Copper and brass are some of the metals that are widely accepted by scrap metal buyers. These two metals may seem similar because they tend to share color, weight, and shine. This makes it difficult to tell the difference between the two metals.
The following are some of the ways you can tell the difference between copper and brass.
The main difference between copper and brass is that copper is a pure element that is found naturally in the state that it is in. On the other hand, brass is an alloy, meaning it is a mixture of two or more metals. Unlike copper which holds a place on the periodic table, brass is a metal alloy made up of a combination of copper and zinc or manganese. The reason why brass resembles copper is that there's a percentage of copper in brass.
Copper is a durable metal, but its tensile strength is about half that of brass. This is why it's not commonly used for structural applications where strength is required. Although copper is not a strong metal, it's not easy to break. It can easily be drawn into thread-like structures thanks to its ductile and malleable nature. In terms of strength, brass is tougher and much more durable compared to copper. Increased amounts of zinc in brass improve its strength.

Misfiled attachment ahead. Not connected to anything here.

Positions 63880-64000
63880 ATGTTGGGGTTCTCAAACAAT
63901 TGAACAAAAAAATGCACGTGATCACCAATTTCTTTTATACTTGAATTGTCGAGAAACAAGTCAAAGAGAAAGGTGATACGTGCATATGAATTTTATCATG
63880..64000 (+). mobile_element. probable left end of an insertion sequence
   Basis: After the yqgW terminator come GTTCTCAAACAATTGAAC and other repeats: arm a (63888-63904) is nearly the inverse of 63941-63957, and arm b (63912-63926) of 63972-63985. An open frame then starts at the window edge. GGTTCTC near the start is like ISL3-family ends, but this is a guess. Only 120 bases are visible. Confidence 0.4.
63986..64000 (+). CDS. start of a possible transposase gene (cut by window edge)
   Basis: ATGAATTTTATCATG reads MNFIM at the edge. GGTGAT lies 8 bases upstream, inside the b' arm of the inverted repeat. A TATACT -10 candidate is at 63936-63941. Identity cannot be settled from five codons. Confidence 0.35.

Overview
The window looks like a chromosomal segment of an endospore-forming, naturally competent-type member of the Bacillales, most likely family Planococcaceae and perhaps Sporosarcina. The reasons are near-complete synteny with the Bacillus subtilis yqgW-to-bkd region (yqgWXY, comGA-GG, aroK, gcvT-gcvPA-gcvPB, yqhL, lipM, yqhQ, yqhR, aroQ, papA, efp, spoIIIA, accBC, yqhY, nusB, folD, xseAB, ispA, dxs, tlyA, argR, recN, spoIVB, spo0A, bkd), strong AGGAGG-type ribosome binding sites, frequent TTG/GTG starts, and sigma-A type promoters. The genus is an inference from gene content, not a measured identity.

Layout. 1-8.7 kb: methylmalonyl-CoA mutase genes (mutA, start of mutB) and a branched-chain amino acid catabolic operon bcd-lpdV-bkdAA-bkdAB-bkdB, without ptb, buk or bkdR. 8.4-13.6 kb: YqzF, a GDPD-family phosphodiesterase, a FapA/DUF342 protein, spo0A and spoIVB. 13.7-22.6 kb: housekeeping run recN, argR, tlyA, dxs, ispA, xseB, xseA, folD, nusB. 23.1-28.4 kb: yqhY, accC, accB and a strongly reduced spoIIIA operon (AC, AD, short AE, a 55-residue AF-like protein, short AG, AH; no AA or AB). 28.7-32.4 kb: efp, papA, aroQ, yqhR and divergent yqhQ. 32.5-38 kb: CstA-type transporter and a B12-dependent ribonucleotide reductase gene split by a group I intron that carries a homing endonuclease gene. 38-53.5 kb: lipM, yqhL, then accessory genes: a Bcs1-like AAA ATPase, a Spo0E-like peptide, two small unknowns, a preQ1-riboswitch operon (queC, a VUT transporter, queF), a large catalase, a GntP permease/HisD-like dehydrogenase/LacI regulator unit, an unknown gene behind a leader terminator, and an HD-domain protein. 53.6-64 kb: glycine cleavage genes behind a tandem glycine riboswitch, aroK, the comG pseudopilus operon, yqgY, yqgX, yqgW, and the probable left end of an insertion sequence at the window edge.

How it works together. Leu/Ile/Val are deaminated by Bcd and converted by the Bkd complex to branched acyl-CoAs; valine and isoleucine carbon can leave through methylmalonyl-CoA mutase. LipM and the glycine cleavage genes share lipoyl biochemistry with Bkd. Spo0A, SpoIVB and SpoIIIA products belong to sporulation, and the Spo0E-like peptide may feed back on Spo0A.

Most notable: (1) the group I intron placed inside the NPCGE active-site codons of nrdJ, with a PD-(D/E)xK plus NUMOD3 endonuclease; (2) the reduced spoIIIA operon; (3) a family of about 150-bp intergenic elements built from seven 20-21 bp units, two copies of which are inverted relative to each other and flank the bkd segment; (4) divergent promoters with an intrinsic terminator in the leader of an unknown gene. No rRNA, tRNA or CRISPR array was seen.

Copper and brass have a different color and sheen to them. Copper has a reddish-brown rustic finish, while brass has a yellowish, lighter finish. When copper starts to corrode, it may have patches of green.
Copper is used in electrical equipment and electronics because it’s a good conductor of electricity and heat. Brass is commonly used in plumbing, locking mechanisms, hinges, ammunition, musical instruments, casings, and bearings due to its strength and durability. Brass is also used for decorative purposes due to its resemblance to gold.
Copper produces a deep resonant sound when struck while brass produces a high-pitched sound.
Copper is a corrosion-resistant metal in a wide variety of environments thanks to the naturally protective film that forms on the metal's surface. On the other hand, brass tends to react with salty water, making it less ideal for use in marine environments.
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